Thursday, February 28, 2013

Pani Popo: Samoan Coconut Buns

I have a love-hate relationship with my KitchenAid Stand Mixer.

On one hand, I love that it does pretty much all the hard work with most of my bread/cake/cookie recipes. Heck, it will knead my dough happily for the required 5-10 minutes while I put the ingredients away, wipe down the counter-tops, and sweep the floor. By the time my kitchen is sparkling clean, all I have to do is form the soft, supple dough into a ball and throw it in a bowl to rise. Bread making was never so easy!

On the other hand, my mixer has a ton of quirks that has led me to curse it on more than one occasion.

For example, I set out to make Pani Popo (pani = bread, popo = coconut), a Samoan bread staple that features a sweet dough formed into rolls and baked in a thick, rich coconut custard. It sounded different and pretty awesome since my crazy pregnant lady hormones have had me craving all things coconut as of late. The recipe is extremely straightforward: dump all your dough ingredients into the bowl of your stand mixer and knead away.

Sounds simple, right? And it was...until it came time for me to release the bowl from the base of the mixer.

It would not budge.

I gave it a couple good tugs and ended up pulling a muscle in my back. The bowl remained stuck tight. I unplugged the machine, straddled it on the kitchen floor, and grunted away like a caveman as I tried with all my might to free that dang mixing bowl. At one point, my newly kneaded dough went flying, but luckily I caught it before it fell to the floor for the cat to hurry over and inspect. After another couple minutes of struggling, I finally was able to twist the bowl out of the clutches of the mixer. By that time, I was red in the face from the strain and felt like I had just run a mile. I might as well have just kneaded the dough by hand.

At least these buns turned out to be one of the greatest things I have ever eaten. Baking the buns in the coconut milk enabled the flavor of the coconut to permeate the entire bun and form a wonderful "skin" on the top surface of each roll. A small amount of thick coconut custard (about the consistency of cream cheese frosting) remained at the bottom of the pan under each roll. As we pulled off a roll, one at a time, we would scoop the custard that remained beneath over the top. Heavenly. Paul had three the second they came out of the oven, and he is really not a huge fan of coconut. Matthew freaked out initially at the slight stickiness of the buns, but quickly got over it once he finally took a bite. Between the three of us, all twelve of the buns disappeared within 48 hours. This is definitely a recipe that I will be repeating. And probably soon. With all this nasty snow we have been having, I'll bake anything that might temporarily transport me to a tropical island.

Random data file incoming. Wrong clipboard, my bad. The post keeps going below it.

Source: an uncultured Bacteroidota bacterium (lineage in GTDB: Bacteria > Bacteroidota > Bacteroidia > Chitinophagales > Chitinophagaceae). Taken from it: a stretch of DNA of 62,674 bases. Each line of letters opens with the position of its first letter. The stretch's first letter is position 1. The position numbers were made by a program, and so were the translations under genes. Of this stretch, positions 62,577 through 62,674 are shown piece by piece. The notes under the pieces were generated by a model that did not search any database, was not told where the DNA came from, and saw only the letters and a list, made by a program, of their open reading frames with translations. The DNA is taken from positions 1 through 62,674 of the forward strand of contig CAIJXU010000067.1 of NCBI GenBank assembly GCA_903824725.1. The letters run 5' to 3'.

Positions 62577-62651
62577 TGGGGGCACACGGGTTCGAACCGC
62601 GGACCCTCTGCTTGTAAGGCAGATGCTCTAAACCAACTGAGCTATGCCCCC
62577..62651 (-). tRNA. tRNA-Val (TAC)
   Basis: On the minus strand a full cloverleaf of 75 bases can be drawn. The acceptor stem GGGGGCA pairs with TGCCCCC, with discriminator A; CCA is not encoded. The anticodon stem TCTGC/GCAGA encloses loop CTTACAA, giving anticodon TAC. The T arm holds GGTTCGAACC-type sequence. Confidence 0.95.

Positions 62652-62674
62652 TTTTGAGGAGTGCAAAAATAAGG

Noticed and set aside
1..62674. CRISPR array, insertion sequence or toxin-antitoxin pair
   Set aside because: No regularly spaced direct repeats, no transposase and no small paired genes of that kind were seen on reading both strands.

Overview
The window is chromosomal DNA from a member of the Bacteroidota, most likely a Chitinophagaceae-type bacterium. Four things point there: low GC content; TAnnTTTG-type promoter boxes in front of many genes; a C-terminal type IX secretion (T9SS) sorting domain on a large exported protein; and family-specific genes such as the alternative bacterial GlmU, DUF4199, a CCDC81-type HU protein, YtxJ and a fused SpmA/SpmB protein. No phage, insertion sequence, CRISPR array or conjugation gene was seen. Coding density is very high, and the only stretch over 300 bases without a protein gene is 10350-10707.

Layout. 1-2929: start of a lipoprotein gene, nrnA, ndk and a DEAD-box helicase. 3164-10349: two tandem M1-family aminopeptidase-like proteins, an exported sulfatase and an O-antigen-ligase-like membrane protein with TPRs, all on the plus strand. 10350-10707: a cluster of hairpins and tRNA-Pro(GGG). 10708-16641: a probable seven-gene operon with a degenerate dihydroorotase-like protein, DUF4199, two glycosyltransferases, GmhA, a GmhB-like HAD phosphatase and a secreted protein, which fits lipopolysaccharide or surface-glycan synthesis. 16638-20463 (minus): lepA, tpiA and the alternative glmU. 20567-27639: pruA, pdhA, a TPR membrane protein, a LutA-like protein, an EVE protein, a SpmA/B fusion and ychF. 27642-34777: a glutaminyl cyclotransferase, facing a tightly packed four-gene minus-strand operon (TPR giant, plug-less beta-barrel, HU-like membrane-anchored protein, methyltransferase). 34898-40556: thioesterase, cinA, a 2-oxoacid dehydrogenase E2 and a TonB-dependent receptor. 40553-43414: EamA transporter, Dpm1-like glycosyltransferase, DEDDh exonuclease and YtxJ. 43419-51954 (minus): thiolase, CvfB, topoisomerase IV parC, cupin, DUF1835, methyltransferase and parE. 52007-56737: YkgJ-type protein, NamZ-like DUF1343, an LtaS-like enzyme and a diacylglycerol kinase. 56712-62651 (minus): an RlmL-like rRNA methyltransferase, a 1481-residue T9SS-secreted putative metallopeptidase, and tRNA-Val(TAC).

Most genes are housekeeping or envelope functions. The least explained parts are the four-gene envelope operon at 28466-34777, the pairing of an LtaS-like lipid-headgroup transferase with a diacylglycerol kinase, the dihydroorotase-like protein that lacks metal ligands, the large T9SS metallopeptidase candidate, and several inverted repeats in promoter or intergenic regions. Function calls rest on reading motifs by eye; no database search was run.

Pani Popo
adapted slightly from King Arthur Flour

For the Sweet Yeast Dough:

3 1/2 cups unbleached all-purpose flour
1/4 cup granulated sugar
1/4 cup dry milk powder
2 1/4 teaspoon instant yeast
3/4 cup lukewarm water
2 large eggs
4 tablespoons butter, softened
1 1/4 teaspoons salt
1 teaspoon vanilla extract

For the Coconut Sauce:

1 1/4 cups coconut milk, well shakened/stirred
1/2 cup sugar
1 1/2 teaspoons cornstarch
A generous pinch of salt

Mix and knead the dough ingredients together by hand or in a stand mixer. If you're kneading in a stand mixer, it should take 5-7 minutes at second speed, and the dough should barely clean the sides of the bowl, perhaps sticking a bit at the bottom.

Place the dough in a lightly greased bowl. Cover the bowl, and allow the dough to rise, at room temperature, until it's nearly doubled in bulk, about 1 hour. Rising may take longer, especially if you've kneaded by hand. Give it enough time to become quite puffy.

While the dough is rising, grease a 9" x 13" pan.

Once the dough has completely risen, gently deflate the dough, and transfer it to a lightly greased work surface. Divide it into 12 pieces.  Shape each piece into a rough ball by pulling the dough into a very small knot at the bottom, then rolling it under the palm of your hand into a smooth ball.  Place the rolls in the pan, spacing them evenly; they won't touch one another. Cover lightly with plastic wrap and set aside to rise, about 45-60 minutes. About halfway though the rise, preheat the oven to 350 degrees.

During the last 20 minutes of rising, prepare the coconut sauce. Combine all of the sauce ingredients in a small saucepan over medium-high heat. Cook, stirring constantly, until thickened slightly, about 5-7 minutes. Pour the warm, thick sauce over the risen buns and bake in the preheated oven for 18-25 minutes, until the buns are golden brown on top and the internal temperature registers 190 degrees on an instant-read thermometer.

Serve the warm buns from the pan, scooping up the thick sauce with a spoon and spreading it over the top of each individual bun. Store, wrapped airtight, in the refrigerator and gently reheat individual buns in the microwave for 30 seconds on 50% power before serving. So delicious.


  1. Can't wait to try this. With another day notice, it would've been on my Thanksgiving table along with my sushi!

    1. I hope you do get the chance to make these! I found them so incredibly addicting and even my coconut-hating husband loved them!

  2. I just made my first batch using a different recipe which didnt include the dry powder milk or any milk for that natter but next batch Im definitely trying your recipe

  3. I love this recipe sooo much thanks for making my life so much better and making this amazing blog.

  4. Hi, just wondering what can be used instead of the dry milk powder?


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